If you discover invoices are going out with errors, explore safeguards you can put in place to ensure the issue does not continue. Bear in mind that it’s rarely a matter of telling your team to be more careful. Instead, you may need to create a checklist or have multiple team members review orders and invoices throughout the process to ensure accuracy.
5. Consider Investing in Electronic Billing and Payment Systems
Switching to a modern invoicing system will allow you to automate all kinds of processes. For example, most systems can automatically copy over client and invoice data to eliminate manual entry and errors. A good system will automatically follow all your processes too, such as sending invoices and reminders at your desired intervals. This also improves accuracy and reduces labor.
One of the best things about electronic billing systems, however, is that many integrate client payment solutions. That way, your clients can review their invoices online and make payments more easily. This is naturally a boon for customer service, but it speeds up your payments.
Nearly three-quarters of CFOs say their AR processes are digital or will be within the next year, according to PYMNTS surveys. Going digital is no longer a matter of gaining a competitive edge—those who don’t are being left in the dust.
6. Incentivize Timely Payment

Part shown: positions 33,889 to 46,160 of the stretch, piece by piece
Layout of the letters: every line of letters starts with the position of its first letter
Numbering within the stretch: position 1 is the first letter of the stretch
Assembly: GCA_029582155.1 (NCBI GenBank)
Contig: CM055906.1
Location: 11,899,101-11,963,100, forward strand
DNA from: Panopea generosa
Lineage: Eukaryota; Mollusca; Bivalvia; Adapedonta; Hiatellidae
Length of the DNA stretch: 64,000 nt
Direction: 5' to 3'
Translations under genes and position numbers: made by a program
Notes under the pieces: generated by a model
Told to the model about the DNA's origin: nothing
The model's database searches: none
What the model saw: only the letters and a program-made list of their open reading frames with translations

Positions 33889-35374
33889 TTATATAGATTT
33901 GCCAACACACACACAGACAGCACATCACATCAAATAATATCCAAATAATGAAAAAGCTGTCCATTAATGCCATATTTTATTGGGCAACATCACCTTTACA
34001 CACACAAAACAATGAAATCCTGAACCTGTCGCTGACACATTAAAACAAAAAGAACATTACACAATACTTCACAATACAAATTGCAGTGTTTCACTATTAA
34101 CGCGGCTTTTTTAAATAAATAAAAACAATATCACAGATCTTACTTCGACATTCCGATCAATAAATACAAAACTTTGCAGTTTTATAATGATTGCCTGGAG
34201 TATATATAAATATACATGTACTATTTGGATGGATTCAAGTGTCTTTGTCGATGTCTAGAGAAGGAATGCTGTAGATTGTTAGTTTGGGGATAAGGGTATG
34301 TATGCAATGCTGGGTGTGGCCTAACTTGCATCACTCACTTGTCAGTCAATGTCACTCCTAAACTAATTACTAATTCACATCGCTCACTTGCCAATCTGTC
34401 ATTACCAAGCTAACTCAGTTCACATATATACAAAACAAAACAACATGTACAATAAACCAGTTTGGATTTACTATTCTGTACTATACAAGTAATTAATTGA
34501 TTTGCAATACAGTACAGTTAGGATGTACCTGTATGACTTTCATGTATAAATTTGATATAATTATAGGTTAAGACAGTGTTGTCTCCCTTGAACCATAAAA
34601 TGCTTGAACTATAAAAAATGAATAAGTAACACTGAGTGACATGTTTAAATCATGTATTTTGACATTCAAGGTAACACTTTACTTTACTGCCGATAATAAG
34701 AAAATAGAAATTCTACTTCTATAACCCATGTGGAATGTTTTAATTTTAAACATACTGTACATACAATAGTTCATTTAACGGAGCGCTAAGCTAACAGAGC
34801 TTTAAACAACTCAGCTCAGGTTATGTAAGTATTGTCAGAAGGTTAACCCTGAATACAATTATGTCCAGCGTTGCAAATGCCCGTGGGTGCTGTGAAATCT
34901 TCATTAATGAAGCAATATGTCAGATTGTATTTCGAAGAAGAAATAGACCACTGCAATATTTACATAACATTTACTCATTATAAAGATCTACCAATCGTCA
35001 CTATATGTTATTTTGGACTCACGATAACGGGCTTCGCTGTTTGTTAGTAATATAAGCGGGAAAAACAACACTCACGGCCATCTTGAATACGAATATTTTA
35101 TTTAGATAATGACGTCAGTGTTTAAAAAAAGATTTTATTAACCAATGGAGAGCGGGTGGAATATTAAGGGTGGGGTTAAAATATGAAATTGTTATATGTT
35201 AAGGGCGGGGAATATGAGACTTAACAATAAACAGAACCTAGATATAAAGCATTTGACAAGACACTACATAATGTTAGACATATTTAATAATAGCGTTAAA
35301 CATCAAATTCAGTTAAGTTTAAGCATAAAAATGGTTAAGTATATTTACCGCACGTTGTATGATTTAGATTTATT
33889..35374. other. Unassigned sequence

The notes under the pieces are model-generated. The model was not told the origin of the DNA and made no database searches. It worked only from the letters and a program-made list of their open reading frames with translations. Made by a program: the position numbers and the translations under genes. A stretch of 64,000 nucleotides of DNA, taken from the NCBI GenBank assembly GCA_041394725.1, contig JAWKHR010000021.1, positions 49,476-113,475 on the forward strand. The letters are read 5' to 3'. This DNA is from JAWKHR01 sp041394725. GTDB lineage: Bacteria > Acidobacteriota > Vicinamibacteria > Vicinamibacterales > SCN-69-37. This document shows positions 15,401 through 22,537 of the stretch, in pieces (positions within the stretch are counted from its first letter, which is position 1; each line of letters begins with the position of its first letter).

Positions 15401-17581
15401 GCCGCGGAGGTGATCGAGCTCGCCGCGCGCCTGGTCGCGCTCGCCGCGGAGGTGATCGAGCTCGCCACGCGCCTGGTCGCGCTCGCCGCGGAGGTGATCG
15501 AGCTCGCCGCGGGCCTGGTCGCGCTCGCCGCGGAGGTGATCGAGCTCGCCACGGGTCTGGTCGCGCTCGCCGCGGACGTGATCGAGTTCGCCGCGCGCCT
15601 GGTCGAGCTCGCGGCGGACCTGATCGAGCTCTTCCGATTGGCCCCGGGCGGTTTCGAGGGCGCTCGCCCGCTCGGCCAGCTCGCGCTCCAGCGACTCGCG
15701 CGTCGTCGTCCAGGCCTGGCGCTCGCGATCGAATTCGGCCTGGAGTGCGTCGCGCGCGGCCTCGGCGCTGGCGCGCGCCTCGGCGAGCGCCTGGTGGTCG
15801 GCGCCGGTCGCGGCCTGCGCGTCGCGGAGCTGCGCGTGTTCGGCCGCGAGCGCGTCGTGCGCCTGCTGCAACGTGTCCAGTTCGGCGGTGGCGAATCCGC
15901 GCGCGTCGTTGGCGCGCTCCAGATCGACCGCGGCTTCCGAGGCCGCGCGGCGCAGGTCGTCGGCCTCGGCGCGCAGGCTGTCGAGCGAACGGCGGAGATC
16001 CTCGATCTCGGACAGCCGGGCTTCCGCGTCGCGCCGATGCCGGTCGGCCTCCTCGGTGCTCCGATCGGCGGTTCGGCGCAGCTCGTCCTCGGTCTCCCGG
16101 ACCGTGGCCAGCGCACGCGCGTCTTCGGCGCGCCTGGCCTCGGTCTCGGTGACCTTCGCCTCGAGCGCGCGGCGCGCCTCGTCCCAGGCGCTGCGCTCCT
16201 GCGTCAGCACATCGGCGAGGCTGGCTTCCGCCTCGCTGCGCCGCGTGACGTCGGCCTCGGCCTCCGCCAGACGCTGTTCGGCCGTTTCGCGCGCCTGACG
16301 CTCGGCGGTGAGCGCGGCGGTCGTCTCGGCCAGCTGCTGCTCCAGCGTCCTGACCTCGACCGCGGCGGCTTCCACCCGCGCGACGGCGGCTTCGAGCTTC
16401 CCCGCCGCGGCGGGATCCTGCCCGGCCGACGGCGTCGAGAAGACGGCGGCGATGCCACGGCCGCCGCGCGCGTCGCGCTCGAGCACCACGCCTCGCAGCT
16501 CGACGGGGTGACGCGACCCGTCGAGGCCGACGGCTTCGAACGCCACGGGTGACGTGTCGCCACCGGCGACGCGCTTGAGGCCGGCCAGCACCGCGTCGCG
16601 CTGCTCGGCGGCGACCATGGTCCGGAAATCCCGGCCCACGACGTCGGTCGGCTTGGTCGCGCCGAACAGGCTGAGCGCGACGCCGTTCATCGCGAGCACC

Businesses often charge a flat fee or a percentage of an invoice’s value when payment is not made on time. Create a similar policy and include it in your documentation to incentivize payment. For the sake of customer service, though, it’s best to give a reminder just before payment is due. Giving clients that final nudge as the due date approaches can also speed up payments.
7. Start Calling and Put Delinquent Accounts on Hold Immediately
The longer a bill remains outstanding, the less likely your business is to collect on it. Start reaching out to clients the day after payment should have been made. Phone calls are highly effective. However, many businesses also start with text and email messages that say something along the lines of “Oops! You missed a payment,” then move into more aggressive messages about the penalties associated with not paying a balance as time goes by.
Put accounts on hold as soon as a payment is missed too. The larger the bill is, the less likely the company is to pay it and they shouldn’t be given the opportunity to leverage credit when they’re not in good standing.
8. Follow Up Frequently and Consider Offering Payment Plans
Your approach to collections should change with the age of the balance. For example, your earliest messaging should be more along the lines of identifying why the payment has not been made and how you can get the client to remit payment. It can be especially helpful to offer payment plans in these early stages too. Bringing in some income is better than bringing in none and your thoughtfulness will help maintain a strong relationship.
If weeks pass with no payment, the approach should become more aggressive. The client should receive notice of any late fees that have been applied to their balance and a reminder of when the next cycle will hit. If you work with collections agencies or report to credit bureaus, include this in your later messaging too.
9. Prepare for Delays